One of the greatest ways COVID-19 has changed our lives, has been its impact on work. With offices closed, the use of furlough, homes turned to workstations and endlessly changing lockdown rules, people turned to their screens for a sense of connection and community.
Reflecting on the conversations I have had in the business community, the early-lockdown Friday afternoon Zoom gatherings have become less frequent. All too often there is a propensity to wire in and focus on work, speaking to another person only for a meeting, and even then, with cameras off, now the novelty of video calls has passed. The working day is productive, but intense now that we’re not commuting and socialising in the office. Work is not broken up by a trip to get coffee, fighting with the office printer, or birthday celebrations for colleagues. The opportunity for burnout, feelings of isolation and stress can be amplified, creating that ‘Groundhog Day’ feeling with rising levels of anxiety. For those managing teams, the challenge remains to keep up motivation and morale.
People need a space to decompress and see that they are not alone with what they are going through. Staying connected to a community helps people communicate how they feel without fear of judgement and it provides a sense of ‘me too’, which is vital to allow people to process emotion. Some people get this from friends, family, mentors or colleagues, but some in the workforce either don’t want to burden their support network with their concerns, or simply don’t have a network to turn to.
With the pandemic potentially having altered the way we work for the long term, it’s important that organisations to offer tools, resources and services to combat isolation and allow individuals to process how they are feeling and connect with others. Everybody is different and what may work for one person, won’t work for another, so having flexibility through a range of measures is key.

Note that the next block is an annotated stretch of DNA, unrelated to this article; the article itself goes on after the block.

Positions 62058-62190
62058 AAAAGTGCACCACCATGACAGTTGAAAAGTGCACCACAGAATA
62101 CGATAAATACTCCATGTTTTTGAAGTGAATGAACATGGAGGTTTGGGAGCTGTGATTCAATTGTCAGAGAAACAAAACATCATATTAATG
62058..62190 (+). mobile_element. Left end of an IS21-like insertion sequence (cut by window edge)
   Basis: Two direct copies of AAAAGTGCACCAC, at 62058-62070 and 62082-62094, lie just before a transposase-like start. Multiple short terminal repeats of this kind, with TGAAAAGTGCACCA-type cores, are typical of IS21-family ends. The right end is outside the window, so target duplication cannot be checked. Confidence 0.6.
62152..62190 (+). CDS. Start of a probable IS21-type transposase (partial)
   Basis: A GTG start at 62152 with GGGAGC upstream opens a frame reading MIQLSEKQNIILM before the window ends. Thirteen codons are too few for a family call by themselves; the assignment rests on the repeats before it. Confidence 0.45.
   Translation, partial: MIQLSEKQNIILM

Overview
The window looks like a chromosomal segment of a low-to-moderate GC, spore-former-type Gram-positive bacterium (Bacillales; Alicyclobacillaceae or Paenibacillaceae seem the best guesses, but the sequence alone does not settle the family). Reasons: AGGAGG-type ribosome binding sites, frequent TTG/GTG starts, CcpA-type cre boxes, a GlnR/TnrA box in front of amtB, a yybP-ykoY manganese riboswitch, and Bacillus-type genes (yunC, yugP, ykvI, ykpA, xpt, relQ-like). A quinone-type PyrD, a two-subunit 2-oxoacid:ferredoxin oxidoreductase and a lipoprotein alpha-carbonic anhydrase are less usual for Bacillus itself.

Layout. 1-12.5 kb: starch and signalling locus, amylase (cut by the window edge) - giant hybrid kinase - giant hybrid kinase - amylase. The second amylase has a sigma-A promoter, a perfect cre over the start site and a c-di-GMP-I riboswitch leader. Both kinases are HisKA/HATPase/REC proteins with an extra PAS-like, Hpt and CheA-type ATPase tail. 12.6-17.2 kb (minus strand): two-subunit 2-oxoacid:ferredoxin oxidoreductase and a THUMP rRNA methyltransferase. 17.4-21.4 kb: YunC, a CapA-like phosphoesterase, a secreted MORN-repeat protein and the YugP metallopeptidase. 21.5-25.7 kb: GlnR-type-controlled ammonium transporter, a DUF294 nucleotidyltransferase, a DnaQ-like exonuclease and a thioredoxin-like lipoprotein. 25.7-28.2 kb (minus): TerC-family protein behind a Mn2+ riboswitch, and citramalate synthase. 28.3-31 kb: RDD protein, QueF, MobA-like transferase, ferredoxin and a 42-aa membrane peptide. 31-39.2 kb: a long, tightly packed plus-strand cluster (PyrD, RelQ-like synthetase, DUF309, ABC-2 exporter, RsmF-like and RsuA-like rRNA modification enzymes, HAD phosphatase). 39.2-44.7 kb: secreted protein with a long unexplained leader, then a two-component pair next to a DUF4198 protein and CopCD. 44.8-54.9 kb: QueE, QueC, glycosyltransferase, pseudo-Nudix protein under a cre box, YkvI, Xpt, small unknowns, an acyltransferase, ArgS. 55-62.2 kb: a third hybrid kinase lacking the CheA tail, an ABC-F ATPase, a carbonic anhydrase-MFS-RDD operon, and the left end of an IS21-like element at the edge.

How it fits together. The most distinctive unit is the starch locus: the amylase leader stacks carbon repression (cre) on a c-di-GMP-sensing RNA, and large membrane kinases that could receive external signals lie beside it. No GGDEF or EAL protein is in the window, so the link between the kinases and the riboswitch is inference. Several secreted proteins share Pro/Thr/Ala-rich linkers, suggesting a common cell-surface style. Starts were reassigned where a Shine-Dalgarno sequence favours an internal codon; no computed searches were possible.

When I look at the conversations taking place on our Togetherall platform, there are a host of topics being discussed including managing professional relationships, imposter syndrome, work-life balance, loneliness, and work pressure. Many are seeking advice and confirmation that they’re not alone in going through these difficult experiences. Others simply use our community as a place to vent and write their stories, without expecting a response. Then, there are those who just read and never post. They gain just as much value from ‘listening’ to the community, which helps contextualise their own experience.
It has been amazing to see that the pandemic’s impact as also fast-tracked pipeline plans to introduce tools to improve the health and well-being of workforces, and I do hope that organisations continue to shine a strong spotlight on employee mental health. With our new way of working likely to continue, providing opportunities to make connections and join safe communities is now as important as providing your workforce with right equipment and skills for their roles.
Chief Revenue Officer
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